“This case embodies the systemic racism that we must all work together to eliminate”
THE Union of BC Indian Chiefs (UBCIC) and Heiltsuk Nation announced on Wednesday that Dr. Mary Ellen Turpel-Lafond, former judge and Senior Associate Counsel with Woodward and Company, will be applying to intervene on behalf of UBCIC in an ongoing BC human rights case against the Vancouver Police Department (VPD) for the wrongful detainment of Maxwell Johnson and his granddaughter, outside a bank in Vancouver in December of 2019.
In making the announcement, the leaders also released security camera video of the detainment, which shows that after a bank employee called 911 in response to suspicions of fraud, Maxwell and his granddaughter – both members of the Heiltsuk Nation – were detained, brought out onto a busy downtown sidewalk, separated from one another, handcuffed, and searched: https://vimeo.com/548569834/
“This intervention is about supporting a complaint that aims to fight systemic racism, hold institutions accountable, and offer redress for the racial profiling and wrongful detainment that Max and his granddaughter experienced at the hands of the VPD,” said Turpel-Lafond. “This case embodies the systemic racism that we must all work together to eliminate.”
“We welcome today’s important intervention by UBCIC and Mary Ellen Turpel-Lafond,” said Marilyn Slett, Chief Councillor of the Heiltsuk Nation. “This case has become a symbol of the fight against systemic racism in Canada, and we must all work together to hold institutions to account, and make sure this never happens again.”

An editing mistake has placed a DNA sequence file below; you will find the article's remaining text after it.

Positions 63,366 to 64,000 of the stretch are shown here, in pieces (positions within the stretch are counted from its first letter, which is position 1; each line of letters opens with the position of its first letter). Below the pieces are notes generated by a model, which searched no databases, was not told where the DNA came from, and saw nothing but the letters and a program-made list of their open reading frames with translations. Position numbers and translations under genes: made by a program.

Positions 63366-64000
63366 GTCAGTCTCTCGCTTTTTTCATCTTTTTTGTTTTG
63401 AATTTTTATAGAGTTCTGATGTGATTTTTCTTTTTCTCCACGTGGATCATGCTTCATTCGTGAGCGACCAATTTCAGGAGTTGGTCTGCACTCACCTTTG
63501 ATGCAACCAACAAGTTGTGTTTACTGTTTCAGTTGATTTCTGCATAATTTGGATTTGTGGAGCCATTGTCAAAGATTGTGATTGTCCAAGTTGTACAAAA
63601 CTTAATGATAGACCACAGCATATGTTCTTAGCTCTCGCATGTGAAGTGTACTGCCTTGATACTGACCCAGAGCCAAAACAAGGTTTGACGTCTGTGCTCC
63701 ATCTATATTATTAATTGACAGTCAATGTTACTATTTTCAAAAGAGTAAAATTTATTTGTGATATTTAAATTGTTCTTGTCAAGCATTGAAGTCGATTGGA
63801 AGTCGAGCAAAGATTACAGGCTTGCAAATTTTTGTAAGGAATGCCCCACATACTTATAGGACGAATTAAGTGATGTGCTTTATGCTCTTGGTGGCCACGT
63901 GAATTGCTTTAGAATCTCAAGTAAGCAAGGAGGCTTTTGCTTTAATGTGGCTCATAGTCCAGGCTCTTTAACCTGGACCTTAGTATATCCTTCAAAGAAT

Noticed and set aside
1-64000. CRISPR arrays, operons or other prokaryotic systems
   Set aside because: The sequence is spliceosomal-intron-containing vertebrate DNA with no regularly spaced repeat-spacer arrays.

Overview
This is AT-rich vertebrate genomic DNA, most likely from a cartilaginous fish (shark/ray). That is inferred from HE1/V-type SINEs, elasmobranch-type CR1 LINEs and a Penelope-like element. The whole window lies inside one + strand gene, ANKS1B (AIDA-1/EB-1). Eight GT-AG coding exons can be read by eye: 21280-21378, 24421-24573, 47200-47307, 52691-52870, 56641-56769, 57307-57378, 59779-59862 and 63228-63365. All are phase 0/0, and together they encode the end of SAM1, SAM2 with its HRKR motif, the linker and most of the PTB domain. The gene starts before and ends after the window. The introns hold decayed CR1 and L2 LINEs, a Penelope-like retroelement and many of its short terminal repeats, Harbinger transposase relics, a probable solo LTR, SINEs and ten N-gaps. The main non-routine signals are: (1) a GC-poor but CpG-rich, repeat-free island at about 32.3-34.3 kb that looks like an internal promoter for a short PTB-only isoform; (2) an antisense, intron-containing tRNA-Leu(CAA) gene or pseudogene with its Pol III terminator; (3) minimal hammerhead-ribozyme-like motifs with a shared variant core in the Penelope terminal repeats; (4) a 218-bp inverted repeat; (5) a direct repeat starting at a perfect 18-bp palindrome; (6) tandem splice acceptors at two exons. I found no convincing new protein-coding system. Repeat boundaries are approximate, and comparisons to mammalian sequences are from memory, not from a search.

The leaders also released a copy of the VPD’s statement of defence, and rejected its claim that officers were unaware of the pair’s Indigenous identity before detaining them.
“We completely reject the VPD’s colour-blind statement of defence, which is tone deaf and fails to acknowledge or address the systemic racism that Indigenous people like Max and his granddaughter, experience every day at the hands of police,” said Grand Chief Stewart Phillip. “Institutionalized racism and unchecked police violence deny dignity and justice, and destroy lives – from unlawful detainments to deaths in custody. We remember Dale Culver, an unarmed Indigenous man who died in Prince George while being arrested by five RCMP officers in 2017. We remember Chantel Moore of Tla-o-qui-aht First Nation who was fatally shot five times by a police officer who was later placed on administrative leave. If justice is to be attainable, the VPD must be held accountable for any violations of human and Indigenous rights and set an example for other law enforcement agencies and institutions. The VPD must apologize for this incident, compensate the victims, and vastly improve its cultural competency training and anti-racism education.”
To help fight racism and to fundraise for the legal challenge, Johnson and the Heiltsuk Nation have launched an anti-racism campaign titled, Strong as Cedar, inviting others to share their experiences of systemic racism in Canada.
“Today, we are asking people from all walks of life to come together to help us fight systemic racism,” said Johnson. “By sharing our stories, we can hold police to account, and make sure everyone feels safe. It doesn’t matter what colour you are – we are all one.”
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